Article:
Tuesday, 8 November 2011

Inter-faith facilitation

So, I haven’t quite managed to enter the world of Twitter since my last post, but I have done something else or the first time, which is facilitate for the Three Faiths Forum’s education programme.  I’ve worked for the 3FF a few times over the last year, running Drama workshops for their School Linking ‘Shared Futures’ projects, where they pair up two schools (they work with both faith and non-denominational schools), and the students get to know each other through joint activities throughout the year, giving pupils from different cultural and faith backgrounds opportunities to learn more about student who have beliefs and backgrounds different to their own.  The first workshop I ran for students on this programme (I had previously worked with their teachers) was for ten 15 year old girls, five from a Muslim school and five from a Christian school.  I remember vividly that when I arrived they were all sitting in a circle in painfully shy silence, in two distinct groups, and that by the time I left after lunch they were all sitting eating as one group, talking and laughing.  It was amazing to see such a difference in such a small amount of time.  I remember being struck by it, as although I have often seen how working together in the performing arts has broken down barriers, built confidence and inspired many different groups in a variety of projects – most notably working in HMP Winchester with Playing for Time Theatre Company, staging plays in the prison on nine week projects – it was the short amount of time this change in atmosphere had taken place in, and how dramatic the difference was in the girls' interactions with each other which was striking.  My most recent workshop for young people taking part in a Shared Futures programme had a very different atmosphere; however this was because it was with 43 Yr.2s (6-7 year ols)!  This time I was taken aback by how much they wanted to contribute (a lot!), and also how when I asked them to get into a circle they all held hands and walked backwards – which I can’t see happening with any of the other groups I work with!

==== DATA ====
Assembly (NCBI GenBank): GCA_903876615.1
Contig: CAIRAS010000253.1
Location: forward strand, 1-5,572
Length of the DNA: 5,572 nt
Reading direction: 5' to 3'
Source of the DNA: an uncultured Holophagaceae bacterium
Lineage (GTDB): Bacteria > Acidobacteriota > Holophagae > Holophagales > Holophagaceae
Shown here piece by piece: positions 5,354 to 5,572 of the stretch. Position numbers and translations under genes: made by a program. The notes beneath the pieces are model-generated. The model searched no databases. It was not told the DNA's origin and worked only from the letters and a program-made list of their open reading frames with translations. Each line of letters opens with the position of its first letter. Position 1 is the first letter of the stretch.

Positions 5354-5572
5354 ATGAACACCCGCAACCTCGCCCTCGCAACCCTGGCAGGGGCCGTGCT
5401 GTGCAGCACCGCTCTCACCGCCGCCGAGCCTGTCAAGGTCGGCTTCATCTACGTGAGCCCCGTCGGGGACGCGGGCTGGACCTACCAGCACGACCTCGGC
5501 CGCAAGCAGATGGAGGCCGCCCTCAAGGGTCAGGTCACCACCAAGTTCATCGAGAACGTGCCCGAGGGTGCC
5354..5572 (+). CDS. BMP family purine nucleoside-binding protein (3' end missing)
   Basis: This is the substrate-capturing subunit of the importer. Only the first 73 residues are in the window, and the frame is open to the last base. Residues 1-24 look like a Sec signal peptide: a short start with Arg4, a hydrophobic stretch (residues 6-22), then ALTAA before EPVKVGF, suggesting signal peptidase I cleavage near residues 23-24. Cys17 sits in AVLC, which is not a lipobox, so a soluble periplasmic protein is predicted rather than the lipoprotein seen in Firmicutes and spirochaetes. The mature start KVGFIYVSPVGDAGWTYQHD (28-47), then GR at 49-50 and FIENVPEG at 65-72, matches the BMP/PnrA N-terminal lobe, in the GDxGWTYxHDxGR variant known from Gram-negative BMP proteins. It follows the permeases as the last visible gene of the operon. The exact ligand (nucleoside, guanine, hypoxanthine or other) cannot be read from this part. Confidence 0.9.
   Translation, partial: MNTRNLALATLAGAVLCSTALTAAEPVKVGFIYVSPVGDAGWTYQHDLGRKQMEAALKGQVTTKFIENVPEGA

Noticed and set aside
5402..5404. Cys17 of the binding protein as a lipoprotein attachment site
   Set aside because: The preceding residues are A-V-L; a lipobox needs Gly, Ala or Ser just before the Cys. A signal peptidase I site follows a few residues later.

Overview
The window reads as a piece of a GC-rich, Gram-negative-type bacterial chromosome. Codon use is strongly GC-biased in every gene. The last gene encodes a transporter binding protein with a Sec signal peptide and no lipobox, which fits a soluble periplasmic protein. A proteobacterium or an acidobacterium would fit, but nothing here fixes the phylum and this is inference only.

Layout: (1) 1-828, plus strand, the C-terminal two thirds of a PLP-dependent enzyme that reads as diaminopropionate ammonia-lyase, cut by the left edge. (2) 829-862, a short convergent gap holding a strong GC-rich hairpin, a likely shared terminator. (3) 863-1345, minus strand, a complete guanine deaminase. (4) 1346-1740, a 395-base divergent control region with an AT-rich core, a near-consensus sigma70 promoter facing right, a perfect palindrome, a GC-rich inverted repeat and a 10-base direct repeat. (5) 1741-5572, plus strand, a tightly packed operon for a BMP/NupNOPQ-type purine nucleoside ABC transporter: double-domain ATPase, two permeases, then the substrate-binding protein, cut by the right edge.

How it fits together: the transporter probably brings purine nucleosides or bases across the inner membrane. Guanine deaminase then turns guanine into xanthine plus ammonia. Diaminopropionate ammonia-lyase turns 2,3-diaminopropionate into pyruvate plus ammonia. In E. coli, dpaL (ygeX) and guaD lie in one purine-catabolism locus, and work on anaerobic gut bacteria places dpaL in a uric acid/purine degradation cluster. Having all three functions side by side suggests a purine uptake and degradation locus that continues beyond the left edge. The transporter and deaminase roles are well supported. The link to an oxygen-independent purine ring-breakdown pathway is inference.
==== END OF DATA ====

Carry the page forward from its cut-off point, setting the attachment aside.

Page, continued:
Yesterday, however, I was not working for the Shared Futures programme, but for another section of the education department at the 3FF, and this time without my Drama hat on, but as one of their interfaith facilitators.  I’d had a training day for this in September and observed a couple of sessions in different schools in the last few weeks in preparation, but these were the first 2 classes I had facilitated myself.  The sessions I ran yesterday were called ‘Encountering Faiths and Beliefs’, and the format was that there were a panel of speakers – this time a Catholic, a Jewish, and a Humanist speaker – and they each spoke briefly about their own beliefs, and then I chaired a discussion with the audience.  Although they were a bit Monday morning-y (that well-known adjective) at the start of the day, I think most of the students were really engaged, and they asked some really interesting and thoughtful questions.  For me, the best thing was that I was learning lots too.  I come from a non-religious background and, although I did do Religious Studies GCSE (although my over-riding memory of that was that in the exam they asked questions to which the answers could mostly be found in Christmas carols, like ‘Where was Jesus born?’, and that to ‘Who baptised Jesus?’ one of my very intelligent friends wrote Moses, another wrote Abraham, and another just wrote The Baptist) and learnt quite a lot about different religions at primary school, my knowledge of religion is very patchy.  I was particularly interested to learn more about Humanism, and will definitely go away and read some more about it.

On another note, I also had my first Krispy Kreme doughnut, erected my first shower rail (once we’d been back to Homebase and asked the man there to show us how – stupid, vague instructions), did a yoga DVD with my housemate, and watched my first London firework display which wasn’t on Jools Holland.   

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